Central Asia is a tough neighborhood. A colonizer to the north, an economic juggernaut to the east, international outcasts to the south, and continent-wide distances, it sometimes seems impossible to integrate this economically diverse and culturally rich region without getting in trouble with its neighbors. However, the region did not indulge the whims of these neighbors. In recent years, the Central Asian region, once one of the least integrated in the world, has made great strides in increasing regional trade. Now that the process of regional trade and integration is underway, the European Union can give impetus to this process through strategic investments in supporting the development of logistics to move resources, products and human capital through the “middle corridor” across the Caspian, over the Caucusus, and through Turkey to Europe.

For thousands of years, the route from Asia to Europe was overland through the countries of Central Asia. Indeed, China and the Asian Development Bank have spent a lot of time and effort to recreate this route. However, it is a mistake to consider the countries of Central Asia and the Caucasus as transit points and not as a destination in themselves for the European Union’s strategic investments. From cotton and fabrics produced in Uzbekistan to the natural resources of Kazakhstan and the potential for significant development of tourism and cultural exchanges, the Middle Corridor will provide Central Asia and the Caucuses with opportunities to diversify their markets and attract investment. responsible for a wide range of European firms. This intermediate corridor, envisioned as a way for the European Union, Central Asia, the Caucasus and Turkey to come together, as opposed to an overland route for Chinese goods, would bring prosperity, peace and opportunity to every nation along of the hallway. From gas pipelines to digital networks, the Middle Corridor countries have enormous potential as a market and partner for the European Union.

On August 12, 2018, the five states bordering the Caspian Sea signed the Convention on the Legal Status of the Caspian Sea, resolving ambiguous territorial claims since the dissolution of the Soviet Union in 1991. The agreement allows a direct link between Kazakhstan, Turkmenistan, and Azerbaijan under the Caspian. These shipping routes are already being expanded given Russia’s obstruction of Kazakh oil using the Caspian Pipeline Consortium pipeline, which transports a significant portion of Kazakhstan’s oil production to all points to the west. While Russia and Iran say any pipeline would have to be approved by the five littoral nations, the legality of their claims is ambiguous at best. With the support of European financial, insurance and technical capabilities, the pipeline can provide throughput diversity to Central Asia while providing Europe with greater diversity of energy suppliers and critical material resources.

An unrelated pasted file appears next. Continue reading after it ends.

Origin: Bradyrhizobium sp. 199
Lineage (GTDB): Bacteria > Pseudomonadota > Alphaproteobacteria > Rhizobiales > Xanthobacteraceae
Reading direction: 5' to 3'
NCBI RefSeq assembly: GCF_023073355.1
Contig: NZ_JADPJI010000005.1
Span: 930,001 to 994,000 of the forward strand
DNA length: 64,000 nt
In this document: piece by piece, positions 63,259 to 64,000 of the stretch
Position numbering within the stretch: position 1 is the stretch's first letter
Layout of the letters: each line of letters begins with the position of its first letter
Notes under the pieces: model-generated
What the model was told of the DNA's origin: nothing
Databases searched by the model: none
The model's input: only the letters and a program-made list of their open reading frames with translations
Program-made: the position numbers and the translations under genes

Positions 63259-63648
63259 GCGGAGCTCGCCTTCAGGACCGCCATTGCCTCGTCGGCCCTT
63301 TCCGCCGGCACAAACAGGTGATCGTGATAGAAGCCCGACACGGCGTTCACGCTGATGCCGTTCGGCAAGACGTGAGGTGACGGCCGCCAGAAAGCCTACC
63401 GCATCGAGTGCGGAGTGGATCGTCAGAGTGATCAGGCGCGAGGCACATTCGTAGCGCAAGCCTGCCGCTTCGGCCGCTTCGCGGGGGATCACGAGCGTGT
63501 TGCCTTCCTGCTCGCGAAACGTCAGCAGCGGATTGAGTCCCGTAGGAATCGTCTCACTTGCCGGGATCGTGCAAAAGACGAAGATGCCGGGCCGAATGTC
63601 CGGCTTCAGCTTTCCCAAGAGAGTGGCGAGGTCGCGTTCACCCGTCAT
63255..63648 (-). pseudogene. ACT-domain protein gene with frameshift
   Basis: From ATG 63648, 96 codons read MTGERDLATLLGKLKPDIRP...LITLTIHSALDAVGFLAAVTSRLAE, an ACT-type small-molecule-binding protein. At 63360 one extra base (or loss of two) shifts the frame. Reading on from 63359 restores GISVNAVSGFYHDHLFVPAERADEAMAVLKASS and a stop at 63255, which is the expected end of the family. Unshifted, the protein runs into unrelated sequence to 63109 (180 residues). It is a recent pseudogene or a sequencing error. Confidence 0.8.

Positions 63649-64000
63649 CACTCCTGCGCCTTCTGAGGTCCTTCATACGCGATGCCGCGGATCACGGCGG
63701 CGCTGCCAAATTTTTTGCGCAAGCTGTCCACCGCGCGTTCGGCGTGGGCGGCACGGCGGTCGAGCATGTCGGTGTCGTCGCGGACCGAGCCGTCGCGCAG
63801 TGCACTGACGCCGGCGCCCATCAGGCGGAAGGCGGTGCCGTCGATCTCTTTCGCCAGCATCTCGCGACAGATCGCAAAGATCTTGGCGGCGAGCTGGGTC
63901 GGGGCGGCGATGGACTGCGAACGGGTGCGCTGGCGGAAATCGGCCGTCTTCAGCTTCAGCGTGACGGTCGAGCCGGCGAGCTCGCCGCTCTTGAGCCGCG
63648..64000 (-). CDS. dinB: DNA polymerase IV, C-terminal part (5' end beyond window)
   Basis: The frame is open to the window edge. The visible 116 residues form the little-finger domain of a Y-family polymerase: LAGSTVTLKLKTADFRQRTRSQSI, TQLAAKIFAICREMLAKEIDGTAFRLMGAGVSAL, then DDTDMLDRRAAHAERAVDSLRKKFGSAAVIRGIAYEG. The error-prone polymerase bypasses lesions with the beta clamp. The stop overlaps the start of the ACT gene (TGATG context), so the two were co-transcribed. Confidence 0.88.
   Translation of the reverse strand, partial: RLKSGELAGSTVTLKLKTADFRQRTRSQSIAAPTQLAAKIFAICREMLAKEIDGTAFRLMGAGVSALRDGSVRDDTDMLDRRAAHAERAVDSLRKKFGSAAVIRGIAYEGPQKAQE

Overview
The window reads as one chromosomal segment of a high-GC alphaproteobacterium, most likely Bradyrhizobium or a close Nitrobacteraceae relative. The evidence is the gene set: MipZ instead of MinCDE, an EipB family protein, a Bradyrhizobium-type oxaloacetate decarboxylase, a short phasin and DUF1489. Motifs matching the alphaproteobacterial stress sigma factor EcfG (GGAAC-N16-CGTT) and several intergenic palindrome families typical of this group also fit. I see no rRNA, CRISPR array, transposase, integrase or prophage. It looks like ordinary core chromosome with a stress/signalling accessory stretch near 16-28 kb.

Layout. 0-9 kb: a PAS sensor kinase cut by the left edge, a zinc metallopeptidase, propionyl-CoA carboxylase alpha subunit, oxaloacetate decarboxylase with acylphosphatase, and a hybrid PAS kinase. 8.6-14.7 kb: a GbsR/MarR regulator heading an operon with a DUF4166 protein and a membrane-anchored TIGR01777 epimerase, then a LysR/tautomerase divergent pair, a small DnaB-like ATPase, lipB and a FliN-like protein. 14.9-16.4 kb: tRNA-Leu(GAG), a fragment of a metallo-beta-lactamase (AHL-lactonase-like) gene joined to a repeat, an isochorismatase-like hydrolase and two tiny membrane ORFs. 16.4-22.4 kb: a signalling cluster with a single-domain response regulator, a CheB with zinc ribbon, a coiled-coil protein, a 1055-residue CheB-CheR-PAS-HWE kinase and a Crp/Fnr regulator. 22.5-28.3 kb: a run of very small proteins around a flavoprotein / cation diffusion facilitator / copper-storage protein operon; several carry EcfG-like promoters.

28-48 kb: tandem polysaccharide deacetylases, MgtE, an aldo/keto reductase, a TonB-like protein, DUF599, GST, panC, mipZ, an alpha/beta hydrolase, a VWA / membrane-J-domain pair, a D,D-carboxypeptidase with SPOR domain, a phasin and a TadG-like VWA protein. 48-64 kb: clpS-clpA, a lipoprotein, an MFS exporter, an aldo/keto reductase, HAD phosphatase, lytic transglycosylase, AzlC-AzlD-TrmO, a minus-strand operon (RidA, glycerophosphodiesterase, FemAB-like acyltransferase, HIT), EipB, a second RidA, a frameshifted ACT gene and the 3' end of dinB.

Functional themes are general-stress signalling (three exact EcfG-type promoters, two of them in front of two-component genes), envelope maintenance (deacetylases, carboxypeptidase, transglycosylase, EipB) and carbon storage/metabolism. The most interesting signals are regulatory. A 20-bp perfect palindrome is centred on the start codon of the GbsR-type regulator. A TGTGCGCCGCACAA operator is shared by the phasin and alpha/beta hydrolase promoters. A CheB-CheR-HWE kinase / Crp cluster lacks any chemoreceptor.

In its weakened state and moral standing in the region, the Russian Federation cannot bear the burden of securing peace between Azerbaijan and Armenia. This represents an opportunity for the European Union to promote peace through trade in the Caucasus in consultation and coordination with the still contentious partnership with Turkey. Following a model developed in the Western Balkans, Europe may seek to link the nations of the Caucasus and Turkey through economic integration and trade facilitation. The European Union must make Armenia’s participation an imperative. Armenia cannot be left out of the middle corridor, otherwise it would probably seek closer relations with Russia or Iran, and the corridor would be under constant threat. While the conflict between Armenia and its neighbors dates back centuries, only prosperity and the interdependence of trade and investment can begin to resolve it. The European Union has devoted a great deal of time and resources to being a partner in the negotiation of peace. The added factor of trade and investment can further incentivize parties to take the next step.

As the node of this intermediate transcontinental corridor, Turkey plays a vital and unique role. Commercial ties between Turkey and many countries along the corridor are already deep and diverse. With the addition of targeted deployment of European capital and strategic support, Turkey could be both a beneficiary and a key player in the middle corridor. In the wake of Russia’s invasion of Ukraine, we are already looking at the budding progress of this relationship outside of the commercial sphere, with Kazakhstan and Turkey sharing intelligence and potential arms deals. For more than a decade, the European Union has hesitated in its relations with Turkey. The middle lane is an opportunity to give this relationship shape, purpose, and direction.

While many may scoff at the idea of ​​the Middle Corridor due to the complex politics and relationships along the way, the opportunity to bring prosperity, peace and progress is there if one chooses to enter it. Russia’s war in Ukraine will end in defeat for Russia one way or another. His material and moral authority as a broker in his “near abroad” is almost non-existent. Shifting the dialogue around the middle corridor from bringing Chinese products to European markets to connecting Central Asia and the Caucasus to Europe allows the European Union to play a clear role in the development new markets for its products and services while ensuring peace and prosperity along the corridor. Complexity and danger abound in building the Middle Corridor, but nothing is worth doing easily. The Middle Corridor is the 21st century project for Europe.

Eric Hontz is Director of the Center for Accountable Investment at the Center for International Private Enterprise (CIPE).

Picture: Reuters.